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Lab Note: Certain slides need to be studied that may not be included in this set list

igneous rocks

formed by the crystallization (or solidification) of melted material

Molten material that emerges at the earth's surface:

LAVA, cools to form VOLCANIC, or EXTRUSIVE igneous rock

Molten material within the earth:

MAGMA. cools to form PLUTONIC, or INTRUSIVE igneous rock

Magma

a combination of melted silicate material, volatiles, and possible already solidified crystals

Volatiles

substances (chiefly water) that are gases at low temperatures

Viscosity

resistance of a substance to flow; examples: pine sap (higher) vs. water (lower); increases as the lava starts to cool; the more complex the silicate melted in the magma, the higher the viscosity (complex: quartz, orthoclase)

classification of igneous rocks

mineral composition and texture

felsic

igneous rocks rich in light-colored minerals as orthoclase and quartz

intermediate

igneous rocks rich in minerals such as Na-Ca plagioclase and hornblende

mafic

igneous rocks rich in dark-colored ferromagnesian minerals (augite and hornblende) but with an abundant plagioclase feldspar

ultramafic

igneous rocks composed chiefly of dark-colored ferromagnesian minerals, especially olivine and augite, with no plagioclase feldspar

absence of crystals (dense glassy) indicates-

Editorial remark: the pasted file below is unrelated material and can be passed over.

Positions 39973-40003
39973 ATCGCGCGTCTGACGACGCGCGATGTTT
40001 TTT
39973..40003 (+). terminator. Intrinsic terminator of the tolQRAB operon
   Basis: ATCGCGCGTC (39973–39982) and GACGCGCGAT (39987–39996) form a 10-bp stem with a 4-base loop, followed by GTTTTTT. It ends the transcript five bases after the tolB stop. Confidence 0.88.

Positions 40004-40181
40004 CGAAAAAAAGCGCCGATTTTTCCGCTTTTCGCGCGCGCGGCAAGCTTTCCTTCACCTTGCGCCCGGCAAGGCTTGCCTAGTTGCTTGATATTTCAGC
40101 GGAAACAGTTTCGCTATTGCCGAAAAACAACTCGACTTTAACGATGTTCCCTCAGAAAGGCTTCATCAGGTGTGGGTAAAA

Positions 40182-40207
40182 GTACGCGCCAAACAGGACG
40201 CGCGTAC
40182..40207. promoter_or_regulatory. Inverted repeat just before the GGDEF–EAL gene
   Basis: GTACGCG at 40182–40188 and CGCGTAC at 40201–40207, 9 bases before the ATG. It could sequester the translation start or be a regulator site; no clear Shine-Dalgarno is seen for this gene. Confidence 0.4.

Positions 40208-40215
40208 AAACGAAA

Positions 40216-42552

extremely rapid cooling of lava (quenching)

absence of crystals (frothy glassy) indicates-

extremely rapid cooling of lava with high dissolved gas content (see bubbles)

large crystals indicate-

slow cooling

pegmatic texture indicates-

slow cooling in the presence of water

crystal size: fine grained

less then 1 mm

crystal size: medium grained

1-2 mm

coarse-grained

larger then 2 mm

crystal size: porphyry

igneous rock with large crystals (phenocrystals) set in a matrix of finer-grained crystals (groundmass)

plutonic rock body

sill, dike, batholith

volcanic landform

fissure flow, shield volcano, composite volcano

crater

(constructional feature) volcanic material accumulates at the surface; i.e. Mt. Rainier

caldera

(deconstructional feature) following catastrophic emptying of a magma chamber , a large region collapses; i.e. Yellowstone Caldera, Wyoming

mafic magma

typically has a higher temperature than felsic magma

higher temperature magmas commonly have:

lower viscosity, lower volatile content, less explosive tendency (lava rather then pyroclastic material)

pyroclastic rock

explosively erupted as hot but nevertheless solid particles

tuff

explosively erupted, fine-grained volcanic rock whose grains are commonly welded together

vesicles

cavities in volcanic rocks, once occupies by gas bubbles

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